POSIX Programmer's Guide

POSIX Programmer's Guide

by Donald Lewine

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The POSIX Programmer's Guide, intended as an explanation of the POSIX standard and as a reference for the POSIX.1 programming library, helps you write more portable programs. This guide is especially helpful if you are writing programs that must run on multiple UNIX platforms.See more details below


The POSIX Programmer's Guide, intended as an explanation of the POSIX standard and as a reference for the POSIX.1 programming library, helps you write more portable programs. This guide is especially helpful if you are writing programs that must run on multiple UNIX platforms.

Product Details

O'Reilly Media, Incorporated
Publication date:
Computer Science Series
Edition description:
1st ed
Product dimensions:
7.00(w) x 9.19(h) x 1.34(d)

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Chapter 2: Developing POSIX Applications

In this chapter, we discuss how to access the C language bindings as well as the POSIX libraries. We look at what a system vendor must provide for a system to be POSIX-compliant. We demonstrate two different program development problems-porting an existing program to a POSIX-conforming system, and developing a program that is designed to be POSIX-compliant.

The POSIX Development Environment

POSIX provides portability at the source level. This means that you transport your source program to the target machine, compile it with the Standard C compiler using conforming headers, and link it with the standard libraries. The system vendor provides the compiler, the libraries, and headers. Strictly speaking, these are all black boxes and you do not need to know how they work. However, it is instructive to look into some of these black boxes, and we will do that in this chapter.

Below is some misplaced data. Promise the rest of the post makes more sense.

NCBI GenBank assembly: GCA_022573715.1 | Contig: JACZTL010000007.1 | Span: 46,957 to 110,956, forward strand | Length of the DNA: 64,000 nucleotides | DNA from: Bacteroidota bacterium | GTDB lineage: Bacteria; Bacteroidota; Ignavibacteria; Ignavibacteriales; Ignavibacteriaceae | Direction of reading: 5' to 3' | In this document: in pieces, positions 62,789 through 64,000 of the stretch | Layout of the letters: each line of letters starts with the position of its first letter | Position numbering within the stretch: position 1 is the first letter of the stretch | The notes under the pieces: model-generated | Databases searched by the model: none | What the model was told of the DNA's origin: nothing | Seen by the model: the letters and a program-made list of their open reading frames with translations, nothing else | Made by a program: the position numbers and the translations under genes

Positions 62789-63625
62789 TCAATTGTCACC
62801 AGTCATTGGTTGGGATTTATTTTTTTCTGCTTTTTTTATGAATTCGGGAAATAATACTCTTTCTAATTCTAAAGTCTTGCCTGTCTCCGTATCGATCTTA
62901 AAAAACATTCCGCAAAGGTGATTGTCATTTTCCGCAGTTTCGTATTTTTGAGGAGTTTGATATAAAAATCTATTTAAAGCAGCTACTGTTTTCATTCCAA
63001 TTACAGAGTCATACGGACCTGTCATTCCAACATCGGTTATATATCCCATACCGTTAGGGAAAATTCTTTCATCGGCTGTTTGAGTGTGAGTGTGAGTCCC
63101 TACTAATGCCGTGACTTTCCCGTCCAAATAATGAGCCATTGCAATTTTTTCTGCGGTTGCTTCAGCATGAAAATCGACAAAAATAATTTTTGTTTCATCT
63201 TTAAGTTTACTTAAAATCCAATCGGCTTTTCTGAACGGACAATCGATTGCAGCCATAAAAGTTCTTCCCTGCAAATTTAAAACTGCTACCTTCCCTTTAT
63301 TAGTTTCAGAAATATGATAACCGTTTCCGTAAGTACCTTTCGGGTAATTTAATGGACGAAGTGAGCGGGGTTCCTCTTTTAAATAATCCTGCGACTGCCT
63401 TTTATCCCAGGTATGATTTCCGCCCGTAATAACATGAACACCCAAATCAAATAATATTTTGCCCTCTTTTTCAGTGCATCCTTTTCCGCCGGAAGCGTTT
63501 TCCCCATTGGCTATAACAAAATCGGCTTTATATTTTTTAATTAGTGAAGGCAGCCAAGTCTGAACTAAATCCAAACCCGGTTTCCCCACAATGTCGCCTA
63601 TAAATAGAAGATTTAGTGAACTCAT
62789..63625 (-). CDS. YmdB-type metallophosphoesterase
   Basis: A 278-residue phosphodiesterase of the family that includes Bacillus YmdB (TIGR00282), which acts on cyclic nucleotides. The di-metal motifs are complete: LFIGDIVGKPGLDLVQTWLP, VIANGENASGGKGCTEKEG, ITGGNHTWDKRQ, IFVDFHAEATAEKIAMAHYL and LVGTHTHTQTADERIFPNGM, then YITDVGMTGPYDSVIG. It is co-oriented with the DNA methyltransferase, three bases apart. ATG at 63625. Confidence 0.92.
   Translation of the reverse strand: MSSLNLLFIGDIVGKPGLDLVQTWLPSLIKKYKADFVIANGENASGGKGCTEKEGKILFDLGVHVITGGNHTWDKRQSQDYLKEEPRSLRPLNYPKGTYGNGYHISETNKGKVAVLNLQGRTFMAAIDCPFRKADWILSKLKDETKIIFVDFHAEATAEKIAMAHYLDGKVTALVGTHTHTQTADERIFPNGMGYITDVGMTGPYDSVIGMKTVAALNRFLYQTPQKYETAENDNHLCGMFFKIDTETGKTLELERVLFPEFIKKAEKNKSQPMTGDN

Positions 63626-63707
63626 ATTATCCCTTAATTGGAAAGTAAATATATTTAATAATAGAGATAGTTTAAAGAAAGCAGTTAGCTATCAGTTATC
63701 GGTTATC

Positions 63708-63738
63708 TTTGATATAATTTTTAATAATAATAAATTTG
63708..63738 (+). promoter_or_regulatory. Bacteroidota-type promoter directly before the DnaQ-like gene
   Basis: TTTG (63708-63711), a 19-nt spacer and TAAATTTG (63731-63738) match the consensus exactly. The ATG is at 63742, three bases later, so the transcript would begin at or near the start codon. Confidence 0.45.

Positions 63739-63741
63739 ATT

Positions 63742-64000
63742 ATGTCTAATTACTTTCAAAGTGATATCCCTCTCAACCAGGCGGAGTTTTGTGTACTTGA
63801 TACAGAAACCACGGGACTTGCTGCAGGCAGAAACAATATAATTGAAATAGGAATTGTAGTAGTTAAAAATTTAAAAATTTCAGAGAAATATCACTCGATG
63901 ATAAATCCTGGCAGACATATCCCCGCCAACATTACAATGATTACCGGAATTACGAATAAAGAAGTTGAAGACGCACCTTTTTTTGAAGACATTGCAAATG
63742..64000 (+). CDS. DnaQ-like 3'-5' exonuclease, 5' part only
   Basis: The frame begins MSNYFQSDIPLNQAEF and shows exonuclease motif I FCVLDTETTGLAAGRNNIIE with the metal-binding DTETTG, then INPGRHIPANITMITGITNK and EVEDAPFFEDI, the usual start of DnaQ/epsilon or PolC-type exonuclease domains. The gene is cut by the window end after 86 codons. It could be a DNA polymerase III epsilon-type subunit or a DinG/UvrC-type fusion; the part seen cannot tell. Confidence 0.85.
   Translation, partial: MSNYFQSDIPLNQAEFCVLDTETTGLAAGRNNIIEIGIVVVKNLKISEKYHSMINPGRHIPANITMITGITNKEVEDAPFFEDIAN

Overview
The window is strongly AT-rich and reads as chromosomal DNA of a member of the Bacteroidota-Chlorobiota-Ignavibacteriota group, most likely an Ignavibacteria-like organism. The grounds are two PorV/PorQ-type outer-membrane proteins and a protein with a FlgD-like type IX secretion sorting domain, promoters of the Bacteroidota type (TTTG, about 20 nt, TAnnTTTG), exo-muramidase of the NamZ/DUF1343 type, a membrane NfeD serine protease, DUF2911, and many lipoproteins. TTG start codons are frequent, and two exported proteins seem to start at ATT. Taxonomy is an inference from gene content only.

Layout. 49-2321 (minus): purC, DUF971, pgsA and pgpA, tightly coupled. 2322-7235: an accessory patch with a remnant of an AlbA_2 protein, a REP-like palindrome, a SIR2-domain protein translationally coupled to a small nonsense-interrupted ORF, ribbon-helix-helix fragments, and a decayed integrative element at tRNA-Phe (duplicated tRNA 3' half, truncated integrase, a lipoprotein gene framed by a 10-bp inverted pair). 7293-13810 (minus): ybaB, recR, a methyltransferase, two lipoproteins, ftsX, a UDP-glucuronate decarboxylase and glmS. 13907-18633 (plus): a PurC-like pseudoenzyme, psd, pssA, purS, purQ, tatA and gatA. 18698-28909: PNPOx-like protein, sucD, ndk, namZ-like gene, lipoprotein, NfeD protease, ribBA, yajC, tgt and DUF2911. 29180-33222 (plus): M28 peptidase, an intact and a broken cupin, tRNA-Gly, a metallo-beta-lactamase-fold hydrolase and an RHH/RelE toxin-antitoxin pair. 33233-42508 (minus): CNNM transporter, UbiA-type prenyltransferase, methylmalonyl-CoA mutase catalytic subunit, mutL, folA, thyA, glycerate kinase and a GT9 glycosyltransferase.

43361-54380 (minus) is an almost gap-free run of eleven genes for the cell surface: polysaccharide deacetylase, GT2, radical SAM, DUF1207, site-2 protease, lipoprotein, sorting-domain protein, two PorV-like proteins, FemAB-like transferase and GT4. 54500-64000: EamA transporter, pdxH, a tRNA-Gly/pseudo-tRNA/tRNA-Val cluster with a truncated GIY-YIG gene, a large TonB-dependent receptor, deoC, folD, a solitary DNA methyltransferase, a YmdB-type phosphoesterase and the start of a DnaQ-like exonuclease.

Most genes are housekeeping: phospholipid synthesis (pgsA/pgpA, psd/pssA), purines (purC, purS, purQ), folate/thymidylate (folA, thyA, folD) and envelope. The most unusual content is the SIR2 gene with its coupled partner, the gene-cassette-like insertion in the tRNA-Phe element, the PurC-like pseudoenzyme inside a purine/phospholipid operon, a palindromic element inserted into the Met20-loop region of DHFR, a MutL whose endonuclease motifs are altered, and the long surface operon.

The Standard C Compiler

Each POSIX-conforming system must provide a POSIX-conformance document. This document describes the behavior of the system for all implementation-defined features identified in the standard. For maximum portability, applications should not depend upon any particular behavior that is implementation-specific. The conformance document is dull reading, but it is valuable because it contains information on how to access the standard C language bindings.

For AT&T UNIX System V Release 4, the Standard C language bindings are accessed by specifying -Xc on the cc command line. The command:

cc -Xc subs.c main.c -o prog

will compile subs. c and main. c and link them together to form prog.

The Open SoftwareFoundation's OSF/1 operating system comes with the GNU C compiler.* The Standard C bindings are accessed by specifying -ansi on the cc command line. A command there looks like:

cc -ansi subs.c main.c -o Prog

For other systems, you will have to buy (or at least look at) the conformance document, look for on-line manual pages, or ask someone.

On most systems, the default is not Standard C but a C compiler that is compatible with the historic behavior of that system. in many cases, your program will not notice the difference. The historic behavior probably includes defining symbols that are not part of Standard C and POSIX. It is easier to specify strict conformance and clean up small problems as you go than to deal with a large mess at the end of the project.

Strict ANSI conformance is a good answer to the question: "What can I do to make my programs more portable?"

POSIX and C Libraries

POSIX defines a library of functions for conforming programs to use. Many of these functions are also defined in the Standard C library.